The cylinder 29 is formed integral with a body portion 31 having a second bore 33 at its upper end 34'through which a tube 35 extends, the tube projecting beyond each end of the bore and driven into openings formed in boxes 36 secured by screws 38 to the upper rail 13 of the body structure and is held against rotation in the boxes by ferrules 39 which are driveninto and expand the ends of the tube into engagement with thebore in the boxes.

From the construction it will be seen that the glareshield may be tilted about the center of the tube 16 and that the body portion may swivel on the tube 35. In order to retain the body portion in elevated position as shown in dotted lines in Fig. 2 a friction plug 40,

spring 41 and screw 42 of the same construction as that engaging the tube 16 are provided and are mounted in a cylinder 44 formed integral with the body portion.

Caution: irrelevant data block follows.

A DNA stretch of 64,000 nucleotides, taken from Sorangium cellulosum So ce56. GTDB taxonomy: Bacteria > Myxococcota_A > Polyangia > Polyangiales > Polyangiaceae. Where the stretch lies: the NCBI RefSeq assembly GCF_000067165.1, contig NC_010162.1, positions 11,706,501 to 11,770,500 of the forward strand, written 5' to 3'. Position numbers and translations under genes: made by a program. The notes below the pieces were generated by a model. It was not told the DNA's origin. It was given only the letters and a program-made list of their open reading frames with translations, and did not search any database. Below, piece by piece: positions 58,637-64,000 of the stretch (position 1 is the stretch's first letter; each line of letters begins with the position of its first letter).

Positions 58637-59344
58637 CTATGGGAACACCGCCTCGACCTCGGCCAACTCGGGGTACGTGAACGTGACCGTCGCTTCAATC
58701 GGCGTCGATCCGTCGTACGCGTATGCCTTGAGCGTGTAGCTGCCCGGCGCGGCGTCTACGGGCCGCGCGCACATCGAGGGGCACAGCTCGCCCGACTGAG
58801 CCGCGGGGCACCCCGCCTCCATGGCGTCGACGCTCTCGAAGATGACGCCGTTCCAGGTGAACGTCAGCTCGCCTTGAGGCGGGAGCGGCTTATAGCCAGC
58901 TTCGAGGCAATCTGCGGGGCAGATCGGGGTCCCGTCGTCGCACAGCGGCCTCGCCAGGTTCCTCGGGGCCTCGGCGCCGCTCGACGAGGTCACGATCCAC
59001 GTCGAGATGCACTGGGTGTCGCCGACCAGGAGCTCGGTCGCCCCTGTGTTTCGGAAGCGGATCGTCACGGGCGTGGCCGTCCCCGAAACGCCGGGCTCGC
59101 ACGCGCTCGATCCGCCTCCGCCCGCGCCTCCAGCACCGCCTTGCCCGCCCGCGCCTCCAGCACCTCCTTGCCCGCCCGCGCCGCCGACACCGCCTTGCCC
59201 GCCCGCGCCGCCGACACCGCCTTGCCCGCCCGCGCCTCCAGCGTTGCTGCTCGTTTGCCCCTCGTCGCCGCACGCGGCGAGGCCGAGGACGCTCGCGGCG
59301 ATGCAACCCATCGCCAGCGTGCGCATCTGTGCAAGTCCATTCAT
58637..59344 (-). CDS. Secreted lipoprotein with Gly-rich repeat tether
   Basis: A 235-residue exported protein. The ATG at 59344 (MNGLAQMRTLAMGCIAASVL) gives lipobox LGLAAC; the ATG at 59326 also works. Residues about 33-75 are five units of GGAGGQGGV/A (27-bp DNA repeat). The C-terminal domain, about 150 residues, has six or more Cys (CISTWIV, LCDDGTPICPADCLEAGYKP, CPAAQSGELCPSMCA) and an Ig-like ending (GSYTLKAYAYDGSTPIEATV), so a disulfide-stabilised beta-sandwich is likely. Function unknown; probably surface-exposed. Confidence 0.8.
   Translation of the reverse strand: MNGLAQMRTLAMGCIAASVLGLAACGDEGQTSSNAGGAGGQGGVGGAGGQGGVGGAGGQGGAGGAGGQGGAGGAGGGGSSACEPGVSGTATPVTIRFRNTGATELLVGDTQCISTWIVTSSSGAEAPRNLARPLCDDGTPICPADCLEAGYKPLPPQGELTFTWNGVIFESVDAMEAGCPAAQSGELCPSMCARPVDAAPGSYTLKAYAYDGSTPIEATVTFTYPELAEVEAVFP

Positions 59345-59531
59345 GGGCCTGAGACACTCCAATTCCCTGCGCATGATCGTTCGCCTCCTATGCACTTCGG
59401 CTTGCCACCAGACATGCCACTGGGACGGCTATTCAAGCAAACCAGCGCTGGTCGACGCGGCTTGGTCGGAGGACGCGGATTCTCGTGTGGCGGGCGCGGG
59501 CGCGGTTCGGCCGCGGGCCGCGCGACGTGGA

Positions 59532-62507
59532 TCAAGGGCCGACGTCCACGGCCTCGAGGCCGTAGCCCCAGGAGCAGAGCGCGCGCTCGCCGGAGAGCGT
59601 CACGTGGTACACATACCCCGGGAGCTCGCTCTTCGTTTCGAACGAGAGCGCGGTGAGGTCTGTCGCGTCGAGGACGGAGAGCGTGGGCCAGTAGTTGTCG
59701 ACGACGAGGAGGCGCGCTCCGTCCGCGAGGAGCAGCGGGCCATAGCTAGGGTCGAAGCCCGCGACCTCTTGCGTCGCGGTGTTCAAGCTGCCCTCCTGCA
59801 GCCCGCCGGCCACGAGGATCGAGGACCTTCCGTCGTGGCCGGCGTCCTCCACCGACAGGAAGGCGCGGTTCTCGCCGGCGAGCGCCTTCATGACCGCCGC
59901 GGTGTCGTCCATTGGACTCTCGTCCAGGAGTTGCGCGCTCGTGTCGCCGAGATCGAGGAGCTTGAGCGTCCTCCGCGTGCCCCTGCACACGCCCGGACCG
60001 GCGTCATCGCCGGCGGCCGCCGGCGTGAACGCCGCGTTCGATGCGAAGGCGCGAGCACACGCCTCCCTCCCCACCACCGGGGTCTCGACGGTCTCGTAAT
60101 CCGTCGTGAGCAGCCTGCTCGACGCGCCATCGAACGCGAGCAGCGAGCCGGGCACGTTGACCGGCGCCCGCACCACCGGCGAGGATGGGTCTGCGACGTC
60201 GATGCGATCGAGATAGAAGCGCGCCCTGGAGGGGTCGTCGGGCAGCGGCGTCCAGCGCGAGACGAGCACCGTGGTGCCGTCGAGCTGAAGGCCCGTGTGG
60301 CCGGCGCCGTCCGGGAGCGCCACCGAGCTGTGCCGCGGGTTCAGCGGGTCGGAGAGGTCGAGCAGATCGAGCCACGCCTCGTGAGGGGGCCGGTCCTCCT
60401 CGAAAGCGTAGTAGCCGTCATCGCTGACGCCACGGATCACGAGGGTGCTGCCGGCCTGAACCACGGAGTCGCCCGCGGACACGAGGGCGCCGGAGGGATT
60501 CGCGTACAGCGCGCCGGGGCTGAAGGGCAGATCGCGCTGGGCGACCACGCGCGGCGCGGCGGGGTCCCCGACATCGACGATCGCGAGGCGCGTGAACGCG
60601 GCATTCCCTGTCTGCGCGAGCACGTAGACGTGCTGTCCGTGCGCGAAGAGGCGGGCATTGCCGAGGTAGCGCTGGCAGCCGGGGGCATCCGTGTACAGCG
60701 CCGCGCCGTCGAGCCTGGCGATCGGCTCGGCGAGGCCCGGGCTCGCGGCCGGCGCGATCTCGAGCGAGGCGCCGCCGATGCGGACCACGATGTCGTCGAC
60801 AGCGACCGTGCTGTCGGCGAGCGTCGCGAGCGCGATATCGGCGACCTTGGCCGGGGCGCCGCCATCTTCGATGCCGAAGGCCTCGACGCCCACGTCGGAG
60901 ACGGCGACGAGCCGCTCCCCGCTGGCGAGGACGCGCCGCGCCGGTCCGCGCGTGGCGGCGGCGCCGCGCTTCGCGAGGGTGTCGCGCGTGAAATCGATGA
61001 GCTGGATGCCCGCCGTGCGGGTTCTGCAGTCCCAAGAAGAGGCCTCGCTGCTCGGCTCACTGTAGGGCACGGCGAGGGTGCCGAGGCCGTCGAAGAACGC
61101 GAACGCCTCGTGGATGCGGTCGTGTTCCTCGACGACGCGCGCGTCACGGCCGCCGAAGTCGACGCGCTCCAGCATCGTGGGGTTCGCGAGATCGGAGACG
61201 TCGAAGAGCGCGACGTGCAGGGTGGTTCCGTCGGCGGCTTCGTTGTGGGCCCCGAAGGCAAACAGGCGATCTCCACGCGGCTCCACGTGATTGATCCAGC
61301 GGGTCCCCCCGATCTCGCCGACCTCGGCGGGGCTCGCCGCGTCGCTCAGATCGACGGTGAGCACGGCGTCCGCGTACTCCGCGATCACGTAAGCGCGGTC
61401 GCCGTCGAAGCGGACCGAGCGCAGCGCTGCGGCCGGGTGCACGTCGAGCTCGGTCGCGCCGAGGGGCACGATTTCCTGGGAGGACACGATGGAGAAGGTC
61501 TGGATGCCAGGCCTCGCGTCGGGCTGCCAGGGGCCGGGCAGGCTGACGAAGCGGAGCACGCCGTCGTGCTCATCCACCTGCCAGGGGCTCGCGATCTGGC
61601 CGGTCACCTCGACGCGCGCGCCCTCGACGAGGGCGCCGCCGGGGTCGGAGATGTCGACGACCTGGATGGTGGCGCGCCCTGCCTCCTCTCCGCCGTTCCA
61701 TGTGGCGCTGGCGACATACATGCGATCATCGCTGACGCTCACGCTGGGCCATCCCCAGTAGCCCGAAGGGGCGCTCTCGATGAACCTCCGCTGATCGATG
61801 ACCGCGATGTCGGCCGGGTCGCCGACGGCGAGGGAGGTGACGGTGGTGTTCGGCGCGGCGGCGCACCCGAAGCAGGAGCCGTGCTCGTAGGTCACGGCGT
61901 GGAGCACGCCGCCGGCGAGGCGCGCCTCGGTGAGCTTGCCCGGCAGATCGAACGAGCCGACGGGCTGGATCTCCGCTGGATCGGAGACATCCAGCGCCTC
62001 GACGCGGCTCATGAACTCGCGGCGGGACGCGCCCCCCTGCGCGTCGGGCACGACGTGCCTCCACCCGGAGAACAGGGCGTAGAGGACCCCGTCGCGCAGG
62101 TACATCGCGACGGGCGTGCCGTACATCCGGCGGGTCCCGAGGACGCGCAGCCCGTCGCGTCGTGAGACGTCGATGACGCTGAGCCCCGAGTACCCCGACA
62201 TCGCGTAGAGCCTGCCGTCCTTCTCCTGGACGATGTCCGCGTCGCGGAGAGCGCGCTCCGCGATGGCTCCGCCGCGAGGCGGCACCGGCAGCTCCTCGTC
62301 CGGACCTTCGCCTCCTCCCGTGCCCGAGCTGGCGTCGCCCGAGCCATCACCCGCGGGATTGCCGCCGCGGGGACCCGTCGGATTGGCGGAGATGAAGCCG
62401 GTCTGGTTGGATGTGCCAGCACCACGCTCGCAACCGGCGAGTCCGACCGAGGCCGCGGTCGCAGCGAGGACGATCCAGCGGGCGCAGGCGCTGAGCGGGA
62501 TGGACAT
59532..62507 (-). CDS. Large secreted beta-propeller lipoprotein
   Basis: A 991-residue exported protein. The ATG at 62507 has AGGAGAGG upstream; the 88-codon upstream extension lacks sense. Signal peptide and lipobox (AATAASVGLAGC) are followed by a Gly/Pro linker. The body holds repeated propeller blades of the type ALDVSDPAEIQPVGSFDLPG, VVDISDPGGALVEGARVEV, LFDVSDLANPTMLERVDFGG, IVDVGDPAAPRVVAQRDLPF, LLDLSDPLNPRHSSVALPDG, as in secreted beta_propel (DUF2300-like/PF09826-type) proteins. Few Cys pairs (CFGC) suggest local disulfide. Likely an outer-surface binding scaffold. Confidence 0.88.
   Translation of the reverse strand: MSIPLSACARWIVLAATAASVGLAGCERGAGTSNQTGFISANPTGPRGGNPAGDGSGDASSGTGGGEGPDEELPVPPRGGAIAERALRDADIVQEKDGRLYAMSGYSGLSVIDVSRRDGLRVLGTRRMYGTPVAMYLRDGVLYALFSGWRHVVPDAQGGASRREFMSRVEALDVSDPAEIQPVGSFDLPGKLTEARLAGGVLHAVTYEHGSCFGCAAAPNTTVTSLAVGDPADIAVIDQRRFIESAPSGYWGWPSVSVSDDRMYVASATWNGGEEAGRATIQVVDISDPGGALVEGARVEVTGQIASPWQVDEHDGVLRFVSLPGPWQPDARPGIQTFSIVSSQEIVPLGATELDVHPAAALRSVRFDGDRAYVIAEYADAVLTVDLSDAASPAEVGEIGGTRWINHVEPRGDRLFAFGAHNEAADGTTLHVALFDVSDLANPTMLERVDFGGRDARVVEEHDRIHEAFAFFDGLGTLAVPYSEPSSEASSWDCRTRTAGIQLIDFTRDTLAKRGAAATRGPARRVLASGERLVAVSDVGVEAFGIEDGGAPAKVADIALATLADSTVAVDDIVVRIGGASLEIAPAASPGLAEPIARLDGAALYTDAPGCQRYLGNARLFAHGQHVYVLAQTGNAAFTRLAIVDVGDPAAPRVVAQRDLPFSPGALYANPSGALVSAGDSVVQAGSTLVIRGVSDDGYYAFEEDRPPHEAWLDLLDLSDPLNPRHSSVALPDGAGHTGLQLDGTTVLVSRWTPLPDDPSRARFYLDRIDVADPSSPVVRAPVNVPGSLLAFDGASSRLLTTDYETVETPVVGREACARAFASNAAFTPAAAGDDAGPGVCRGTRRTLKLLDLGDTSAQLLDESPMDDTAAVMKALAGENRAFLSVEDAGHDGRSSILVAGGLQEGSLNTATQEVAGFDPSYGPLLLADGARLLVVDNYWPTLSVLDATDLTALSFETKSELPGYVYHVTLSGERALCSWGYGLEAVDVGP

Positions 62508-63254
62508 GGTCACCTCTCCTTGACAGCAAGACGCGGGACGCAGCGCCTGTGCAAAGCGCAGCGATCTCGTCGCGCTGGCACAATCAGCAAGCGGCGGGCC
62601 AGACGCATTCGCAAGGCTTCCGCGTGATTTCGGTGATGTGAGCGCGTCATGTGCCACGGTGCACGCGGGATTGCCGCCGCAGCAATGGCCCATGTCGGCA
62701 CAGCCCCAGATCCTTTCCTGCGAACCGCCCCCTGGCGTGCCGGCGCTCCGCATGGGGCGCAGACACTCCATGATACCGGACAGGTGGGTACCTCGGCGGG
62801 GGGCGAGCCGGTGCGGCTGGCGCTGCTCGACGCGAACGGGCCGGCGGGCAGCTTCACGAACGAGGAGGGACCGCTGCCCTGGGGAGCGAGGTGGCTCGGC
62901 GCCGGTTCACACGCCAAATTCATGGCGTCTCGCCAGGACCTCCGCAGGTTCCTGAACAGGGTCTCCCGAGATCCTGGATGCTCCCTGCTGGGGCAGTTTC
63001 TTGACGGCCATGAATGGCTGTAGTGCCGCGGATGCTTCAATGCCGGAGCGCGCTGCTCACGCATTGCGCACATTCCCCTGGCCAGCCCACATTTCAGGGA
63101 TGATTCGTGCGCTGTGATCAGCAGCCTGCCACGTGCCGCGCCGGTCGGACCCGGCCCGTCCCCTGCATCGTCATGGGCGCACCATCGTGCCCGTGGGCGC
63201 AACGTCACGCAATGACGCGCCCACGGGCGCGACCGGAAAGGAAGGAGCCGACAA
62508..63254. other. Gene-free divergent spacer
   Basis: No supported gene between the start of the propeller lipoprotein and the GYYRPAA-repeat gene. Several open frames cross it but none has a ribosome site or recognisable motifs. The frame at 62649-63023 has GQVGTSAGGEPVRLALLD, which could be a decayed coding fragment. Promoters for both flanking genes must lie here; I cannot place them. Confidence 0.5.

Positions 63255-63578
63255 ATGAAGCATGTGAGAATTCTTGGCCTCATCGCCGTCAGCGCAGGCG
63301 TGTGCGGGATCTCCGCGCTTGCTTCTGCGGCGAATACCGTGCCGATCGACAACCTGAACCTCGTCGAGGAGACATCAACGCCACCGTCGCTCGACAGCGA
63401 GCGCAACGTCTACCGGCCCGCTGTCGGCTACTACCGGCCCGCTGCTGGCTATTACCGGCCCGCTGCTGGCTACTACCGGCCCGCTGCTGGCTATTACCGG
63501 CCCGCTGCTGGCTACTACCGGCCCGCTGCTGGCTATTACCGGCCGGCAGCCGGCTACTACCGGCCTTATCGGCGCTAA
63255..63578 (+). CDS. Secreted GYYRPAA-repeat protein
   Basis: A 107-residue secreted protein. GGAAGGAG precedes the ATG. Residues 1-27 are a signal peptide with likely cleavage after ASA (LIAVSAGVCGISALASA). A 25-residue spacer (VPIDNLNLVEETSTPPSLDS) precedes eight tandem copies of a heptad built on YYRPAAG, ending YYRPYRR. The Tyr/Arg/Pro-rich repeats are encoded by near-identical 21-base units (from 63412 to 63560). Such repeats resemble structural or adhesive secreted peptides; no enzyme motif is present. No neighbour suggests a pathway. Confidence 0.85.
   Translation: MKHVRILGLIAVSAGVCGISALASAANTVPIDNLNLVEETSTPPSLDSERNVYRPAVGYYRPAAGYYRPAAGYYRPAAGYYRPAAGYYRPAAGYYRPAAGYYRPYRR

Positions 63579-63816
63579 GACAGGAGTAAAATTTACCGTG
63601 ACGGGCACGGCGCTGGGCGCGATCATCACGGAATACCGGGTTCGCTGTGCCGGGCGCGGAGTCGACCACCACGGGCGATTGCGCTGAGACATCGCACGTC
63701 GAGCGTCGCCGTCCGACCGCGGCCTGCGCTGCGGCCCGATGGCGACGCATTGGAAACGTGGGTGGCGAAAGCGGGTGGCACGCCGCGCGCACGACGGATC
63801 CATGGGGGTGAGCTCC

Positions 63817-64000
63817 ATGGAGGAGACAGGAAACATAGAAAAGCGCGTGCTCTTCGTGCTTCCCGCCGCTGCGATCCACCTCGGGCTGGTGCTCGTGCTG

Spring tension on the plugs 28 and 40 may be increased by adjusting the screws 32 and 42, these screws being provided with heads 46 which have openings 4L7 therein in order that the screws may be turned by a pin 48. This pin rests in the tube 35 when not in use and is held in place therein by a split head 49 adapted to frictionally engage the inner walls of the ferrule 39 as shown in Fig. 3.

Due to theslidable mounting of the tube 16 the glare shield may be shifted horizontally when necessary to avoid glare from the sun. The mounting may be placed adjacent one end of the wind shield frame as shown in dotted lines in Fig. 1, this being necessary in certain cases to avoid other fixtures or accessories previously mounted on the wind shield frame. 7

As shown in Fig. 5 the mounting is secured to the inner face of the upper side rail 50of an automobile and serves to carry a sun shade 54: which may be swung out'of the, window frame or into the interior of the car adjacent the top when not in use, the construction of this mounting being exactly the same as above described in connection with glare shields.